John Riel Casimero’s promoter questioned judge Tim Cheatham for rewarding Guillermo Rigondeaux on Saturday night, but Sean Gibbons saved his harshest comments for the Cuban southpaw himself.

The president of Manny Pacquiao’s promotional company ripped Rigondeaux for what Gibbons considers an “embarrassing” performance in his 12-round, split-decision defeat to Casimero in Carson, California. The 40-year-old Rigondeaux mostly moved away from the heavy-handed Filipino champion during a mundane main event Showtime televised from Dignity Health Sports Park.

“This man came out to fight, give the fans what they want,” Gibbons said in reference to Casimero during their post-fight press conference. “He was throwing punches. The guy’s running for his life. The referee [Jerry Cantu] did a horrible job. The referee should’ve stopped, said, ‘Fight! Or I’m taking points, doing something.’ It’s a joke. It’s a f------- joke!”

CompuBox credited Rigondeaux (20-2, 13 KOs, 1 NC) for landing 44 of only 221 punches, an average of just 18.4 per round, in their fight. CompuBox unofficially counted 47 of 297 punches for Casimero (31-4, 21 KOs), who retained his WBO bantamweight championship.

Nevada’s Cheatham scored the fight 115-113 for Rigondeaux, who won seven rounds on Cheatham’s card despite his inactivity and extreme caution. The two other judges – Nevada’s Robert Hoyle (117-111) and California’s Daniel Sandoval (116-112) – respectively scored nine and eight rounds for Casimero.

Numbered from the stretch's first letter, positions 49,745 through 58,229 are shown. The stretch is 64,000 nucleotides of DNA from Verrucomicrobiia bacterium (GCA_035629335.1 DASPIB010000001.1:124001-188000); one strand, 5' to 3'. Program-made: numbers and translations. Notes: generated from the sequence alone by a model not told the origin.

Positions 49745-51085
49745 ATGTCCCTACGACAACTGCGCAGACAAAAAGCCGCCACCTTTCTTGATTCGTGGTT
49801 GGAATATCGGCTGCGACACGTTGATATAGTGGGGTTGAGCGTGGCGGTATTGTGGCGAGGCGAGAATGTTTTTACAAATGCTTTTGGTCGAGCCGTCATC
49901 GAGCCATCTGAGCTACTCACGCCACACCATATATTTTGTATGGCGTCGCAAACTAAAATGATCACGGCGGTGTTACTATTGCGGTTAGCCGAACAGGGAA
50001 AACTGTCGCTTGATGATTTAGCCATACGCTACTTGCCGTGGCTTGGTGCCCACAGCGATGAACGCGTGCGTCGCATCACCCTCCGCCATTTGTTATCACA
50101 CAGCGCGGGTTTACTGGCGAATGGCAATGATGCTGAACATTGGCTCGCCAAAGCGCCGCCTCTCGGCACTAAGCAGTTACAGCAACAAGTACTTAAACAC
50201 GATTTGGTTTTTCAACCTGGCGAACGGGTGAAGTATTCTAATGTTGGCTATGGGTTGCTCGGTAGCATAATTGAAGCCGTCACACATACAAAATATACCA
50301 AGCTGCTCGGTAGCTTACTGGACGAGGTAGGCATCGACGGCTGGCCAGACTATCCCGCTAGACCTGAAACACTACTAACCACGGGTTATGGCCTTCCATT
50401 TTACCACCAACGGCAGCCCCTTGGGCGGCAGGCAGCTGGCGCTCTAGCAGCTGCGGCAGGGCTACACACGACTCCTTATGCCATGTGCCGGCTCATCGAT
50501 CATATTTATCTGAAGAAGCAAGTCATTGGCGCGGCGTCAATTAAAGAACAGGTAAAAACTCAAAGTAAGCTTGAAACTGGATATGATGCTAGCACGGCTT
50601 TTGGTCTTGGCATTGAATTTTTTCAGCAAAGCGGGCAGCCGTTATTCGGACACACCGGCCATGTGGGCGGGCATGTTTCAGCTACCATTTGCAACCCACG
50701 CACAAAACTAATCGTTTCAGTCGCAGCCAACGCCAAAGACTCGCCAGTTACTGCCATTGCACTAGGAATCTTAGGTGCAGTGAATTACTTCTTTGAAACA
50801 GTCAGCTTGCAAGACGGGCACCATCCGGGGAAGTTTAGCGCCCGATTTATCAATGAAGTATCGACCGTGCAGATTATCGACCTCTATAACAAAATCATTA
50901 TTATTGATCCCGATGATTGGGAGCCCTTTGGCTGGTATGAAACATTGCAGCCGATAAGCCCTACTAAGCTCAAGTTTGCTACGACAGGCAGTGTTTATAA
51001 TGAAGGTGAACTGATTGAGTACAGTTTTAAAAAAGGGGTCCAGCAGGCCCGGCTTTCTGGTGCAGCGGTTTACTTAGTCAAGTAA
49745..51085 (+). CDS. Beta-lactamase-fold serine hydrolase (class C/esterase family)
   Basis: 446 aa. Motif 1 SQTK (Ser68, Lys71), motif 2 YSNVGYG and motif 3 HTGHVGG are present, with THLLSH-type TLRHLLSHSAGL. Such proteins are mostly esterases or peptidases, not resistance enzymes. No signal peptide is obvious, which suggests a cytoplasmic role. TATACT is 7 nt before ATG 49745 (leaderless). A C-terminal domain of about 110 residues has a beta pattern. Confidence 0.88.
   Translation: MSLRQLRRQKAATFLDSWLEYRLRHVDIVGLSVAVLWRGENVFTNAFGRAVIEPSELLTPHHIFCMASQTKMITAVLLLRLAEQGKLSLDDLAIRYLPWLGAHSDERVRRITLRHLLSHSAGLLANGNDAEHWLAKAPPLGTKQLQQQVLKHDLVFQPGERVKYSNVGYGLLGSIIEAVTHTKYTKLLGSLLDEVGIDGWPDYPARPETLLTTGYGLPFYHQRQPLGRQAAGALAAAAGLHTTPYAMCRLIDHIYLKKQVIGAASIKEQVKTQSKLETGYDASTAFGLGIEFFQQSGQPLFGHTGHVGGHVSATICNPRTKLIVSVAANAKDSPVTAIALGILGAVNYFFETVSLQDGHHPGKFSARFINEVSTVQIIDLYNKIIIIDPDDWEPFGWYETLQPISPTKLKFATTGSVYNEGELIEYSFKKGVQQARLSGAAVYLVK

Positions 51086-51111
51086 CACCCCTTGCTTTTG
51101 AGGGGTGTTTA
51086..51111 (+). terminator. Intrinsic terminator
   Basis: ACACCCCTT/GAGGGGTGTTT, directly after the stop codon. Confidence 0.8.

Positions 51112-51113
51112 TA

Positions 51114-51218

“I was a little surprised,” Gibbons said. “All I can say is I don’t know what Tim Cheatham was looking at, but he needs to go back and figure out how to score a fight because he was horrible tonight. You don’t win fights on your back foot, running for your life. Casimero buzzed Rigondeaux in the first round and, in my 35 years in boxing, that’s the most embarrassing fight I’ve ever seen.

“And it didn’t happen because of this man [Casimero]. It happened because of Guillermo Rigondeaux. And I don’t even know how the guy can walk around and say he was in a fight. It was horrible. So, yeah, I was speechless when I heard split decision.”

Rigondeaux’s reluctance to engage became more obvious with each passing round. Casimero seemed to get Rigondeaux’s attention with his power in the first round, but even the three-division champion was caught off guard by the two-time Olympic gold medalist’s unwillingness to exchange punches.

“I know Rigondeaux always run,” Casimero said, “but I am surprised because [he was] running always. No punching.”

Keith Idec is a senior writer/columnist for He can be reached on Twitter @Idecboxing.